Blood on the leaves and blood at the root,
Black bodies swinging in the southern breeze,
Strange fruit hanging from the poplar trees.
Pastoral scene of the gallant south,
The bulging eyes and the twisted mouth,
Scent of magnolias,
sweet and fresh,
Then the sudden smell of burning flesh.
Here is fruit for the crows to pluck,
For the rain to gather,
for the wind to suck,
For the sun to rot,
for the trees to drop,
Here is a strange and bitter crop.
“Lee’s picture of lynching…is not merely sentimental, but an active falsification” (Churchwell). The novel is an apology – ‘apology’ in the earlier meaning of defence or justification. ‘Fiction’ now usually means novels, novellas and short stories but another meaning of fiction is ‘that which is not true’. It has been observed that fiction tells lies in order to tell the truth. The “lie” consists in the invention of characters, action, words and setting; the truth in the understanding of human experience and of society. But fiction, in one sense of the word, can also serve to create fiction of quite another kind.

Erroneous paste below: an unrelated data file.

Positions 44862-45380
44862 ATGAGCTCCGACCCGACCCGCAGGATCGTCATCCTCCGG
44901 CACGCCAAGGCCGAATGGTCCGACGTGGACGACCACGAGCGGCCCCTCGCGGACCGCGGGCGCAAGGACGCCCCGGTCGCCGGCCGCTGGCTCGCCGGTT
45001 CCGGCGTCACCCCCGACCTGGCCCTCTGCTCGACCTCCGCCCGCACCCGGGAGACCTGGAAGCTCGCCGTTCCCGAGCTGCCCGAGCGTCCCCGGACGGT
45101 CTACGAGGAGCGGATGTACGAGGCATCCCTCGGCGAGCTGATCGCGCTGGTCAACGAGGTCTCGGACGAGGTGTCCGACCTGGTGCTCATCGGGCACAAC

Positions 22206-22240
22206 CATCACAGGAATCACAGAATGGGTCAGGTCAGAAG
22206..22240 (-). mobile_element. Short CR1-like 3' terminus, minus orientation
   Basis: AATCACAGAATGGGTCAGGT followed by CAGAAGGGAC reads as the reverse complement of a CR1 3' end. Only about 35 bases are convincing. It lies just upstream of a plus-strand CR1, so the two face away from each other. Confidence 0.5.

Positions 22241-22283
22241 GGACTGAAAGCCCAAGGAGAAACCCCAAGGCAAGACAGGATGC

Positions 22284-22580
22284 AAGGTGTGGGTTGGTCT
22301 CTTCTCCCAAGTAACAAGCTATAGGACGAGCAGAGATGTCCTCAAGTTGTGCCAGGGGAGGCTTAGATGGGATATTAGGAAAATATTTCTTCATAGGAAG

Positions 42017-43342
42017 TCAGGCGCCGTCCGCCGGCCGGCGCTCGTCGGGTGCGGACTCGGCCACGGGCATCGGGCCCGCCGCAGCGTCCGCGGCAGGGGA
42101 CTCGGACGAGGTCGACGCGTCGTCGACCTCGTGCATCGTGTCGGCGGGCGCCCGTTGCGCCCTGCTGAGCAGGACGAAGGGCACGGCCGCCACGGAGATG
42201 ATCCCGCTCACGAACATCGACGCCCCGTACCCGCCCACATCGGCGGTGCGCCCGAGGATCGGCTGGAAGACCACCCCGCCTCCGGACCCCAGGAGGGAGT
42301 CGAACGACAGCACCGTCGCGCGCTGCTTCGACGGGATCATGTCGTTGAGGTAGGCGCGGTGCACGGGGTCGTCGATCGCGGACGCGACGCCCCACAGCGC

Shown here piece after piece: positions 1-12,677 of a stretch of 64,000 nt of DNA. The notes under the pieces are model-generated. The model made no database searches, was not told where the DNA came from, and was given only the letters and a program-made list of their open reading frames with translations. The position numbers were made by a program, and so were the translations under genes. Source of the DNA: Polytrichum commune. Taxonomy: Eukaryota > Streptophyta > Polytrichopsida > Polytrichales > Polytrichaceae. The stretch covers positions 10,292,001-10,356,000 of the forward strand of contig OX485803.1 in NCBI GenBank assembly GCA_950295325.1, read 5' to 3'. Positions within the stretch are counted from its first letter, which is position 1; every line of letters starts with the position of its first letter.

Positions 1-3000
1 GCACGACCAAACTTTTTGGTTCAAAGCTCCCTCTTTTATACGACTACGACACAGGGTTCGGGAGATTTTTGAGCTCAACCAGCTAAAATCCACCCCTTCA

Mark Twain in Chapter 46 the work already mentioned writes of “the power of a single book” to do much good – or harm. (Sri Lankan scholars, Sinhalese Buddhists included, have long pointed out the falsifications and the incalculable damage done by The Mahavamsa: see Note below.) Twain writes that ‘Don Quixote’ (published 1605) swept “the world’s admiration for the medieval chivalry-silliness out of existence”. About two hundred years later came Sir Walter Scott’s Ivanhoe (1820) with its castles; brave and gallant knights, and damsels in distress. Mark Twain charges: “Sir Walter had so large a hand in making Southern character, as it existed before the war, that he is in great measure responsible for the war. It seems a little harsh toward a dead man to say that we never should have had any war but for Sir Walter”. (Scott died in 1832.) In To Kill a Mockingbird, Jem, the brother of the narrator, destroys old Mrs. Dubose’s flowers. By way of apology, his father tells him to do whatever chores she asks: one of her demands is that Jem reads aloud Ivanhoe to her.